Blue Wahoos hire Steve Brice

He will oversee the club’s daily operations and sales.

Brice is a 2004 graduate of Xavier and started out as a retail assistant with the Memphis Redbirds. He then worked five seasons as the GM of the Burlington Royals in North Carolina.

He was also an account executive with the Gwinnett Braves and worked as a group sales account executive for the Cincinnati Reds.

He’s also held roles with IMG Learfield, the Louisville Bats and the Kingsport Axmen.

Dear People, who want a sewage treatment plant on Cooper’s Basin:

The land I live on was an agriculture land grant from President McKinley to the Allen Family many years ago. My parents Lee and Vivian Allen moved and built a home on the land in 1966 which borders Cooper’s Basin and their cattle ranch.

Following the death of my first husband, Al Tripp in 1968 (KIA Vietnam), I chose a plot of land beside my parent’s home on Cooper’s Basin. Both my home and my parent’s home are still presently standing and occupied by myself and my family.

My concern and question are, why does a waste treatment plant need to be placed in our backyards? There are other suitable and safer sites for humans, animals and our aquatic life. I do not want to hear that it will be safe, as so many other waste plants have issues keeping the waste controlled causing harm to our rivers and bays.

Cooper’s Basin is one the most beautiful places in the world. I have swam in the basin as well as my children and grandchildren.

We have always had a boat and have enjoyed the beautiful white sandbars over the years.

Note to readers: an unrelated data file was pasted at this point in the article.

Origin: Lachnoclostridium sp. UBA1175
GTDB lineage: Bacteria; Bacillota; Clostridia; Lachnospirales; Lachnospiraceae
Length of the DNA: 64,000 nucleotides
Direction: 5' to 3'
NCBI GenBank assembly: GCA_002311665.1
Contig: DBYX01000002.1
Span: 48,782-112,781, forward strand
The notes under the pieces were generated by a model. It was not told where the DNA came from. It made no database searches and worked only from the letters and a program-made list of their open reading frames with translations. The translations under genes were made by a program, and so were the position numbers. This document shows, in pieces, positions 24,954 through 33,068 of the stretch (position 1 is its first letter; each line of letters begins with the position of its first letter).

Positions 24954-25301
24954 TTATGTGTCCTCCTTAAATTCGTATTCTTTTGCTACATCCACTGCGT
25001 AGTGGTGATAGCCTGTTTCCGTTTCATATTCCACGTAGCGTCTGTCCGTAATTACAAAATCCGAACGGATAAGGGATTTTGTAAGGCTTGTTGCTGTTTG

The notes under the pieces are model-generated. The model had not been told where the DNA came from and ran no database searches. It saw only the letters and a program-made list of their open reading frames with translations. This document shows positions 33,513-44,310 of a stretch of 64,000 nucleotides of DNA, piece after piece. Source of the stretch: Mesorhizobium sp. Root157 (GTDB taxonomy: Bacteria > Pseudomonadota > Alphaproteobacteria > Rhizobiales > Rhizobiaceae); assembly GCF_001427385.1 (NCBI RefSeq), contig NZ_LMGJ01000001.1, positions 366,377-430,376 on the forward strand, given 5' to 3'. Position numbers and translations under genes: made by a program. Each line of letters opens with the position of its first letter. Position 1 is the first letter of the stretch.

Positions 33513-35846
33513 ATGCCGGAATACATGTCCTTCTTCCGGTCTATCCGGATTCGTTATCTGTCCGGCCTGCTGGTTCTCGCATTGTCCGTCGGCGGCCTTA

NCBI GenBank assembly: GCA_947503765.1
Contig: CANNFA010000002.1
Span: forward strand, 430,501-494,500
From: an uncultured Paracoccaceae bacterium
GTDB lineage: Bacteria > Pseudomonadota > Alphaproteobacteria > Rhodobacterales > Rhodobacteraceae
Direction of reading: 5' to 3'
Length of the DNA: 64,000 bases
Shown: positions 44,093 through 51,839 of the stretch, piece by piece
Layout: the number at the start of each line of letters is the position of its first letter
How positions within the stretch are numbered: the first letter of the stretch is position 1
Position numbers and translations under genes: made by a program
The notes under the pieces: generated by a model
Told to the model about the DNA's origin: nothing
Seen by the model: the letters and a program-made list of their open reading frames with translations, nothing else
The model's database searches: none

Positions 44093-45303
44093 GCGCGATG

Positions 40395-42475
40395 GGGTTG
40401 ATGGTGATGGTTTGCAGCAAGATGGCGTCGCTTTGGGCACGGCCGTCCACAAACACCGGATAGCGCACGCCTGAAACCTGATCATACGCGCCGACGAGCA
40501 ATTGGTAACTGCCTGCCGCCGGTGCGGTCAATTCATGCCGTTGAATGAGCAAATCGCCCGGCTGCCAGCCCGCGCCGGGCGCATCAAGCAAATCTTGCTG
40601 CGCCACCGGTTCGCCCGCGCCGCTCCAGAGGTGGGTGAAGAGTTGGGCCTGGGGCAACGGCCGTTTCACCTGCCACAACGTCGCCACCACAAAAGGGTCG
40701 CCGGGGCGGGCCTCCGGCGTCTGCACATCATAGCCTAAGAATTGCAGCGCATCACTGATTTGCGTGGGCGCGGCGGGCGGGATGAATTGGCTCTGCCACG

Now, at my age I enjoy my pool and porch that looks out over the basin. I enjoy watching the sturgeons jump and the multitude of fisherman that fish this basin. Just in the past two weeks there were 572 sturgeons accounted for in Cooper’s Basin alone.

My grandsons enjoy fishing for large mouth bass and brim in the basin. If the plans for this sewage treatment waste plant succeed, then all the above will diminish or go away, also not to mention the odor we will have to endure.

I do not have many more years to love and enjoy my basin. I would be ever so grateful if you would take all the things mentioned in this letter into consideration. Please place this waste treatment plant in a larger and more suitable location.

Sincerely,
Peggy A. Turman
Milton

Know where to vote!

The City of Milton last week posted a reminder that residents who usually vote at Precinct 1, Precinct 8, or Precinct 15 will vote at the Clyde L. Gracey Community Center, 5629 Byrom St. Residents will not be able to vote at Milton City Hall or St. Mary’s Church this year.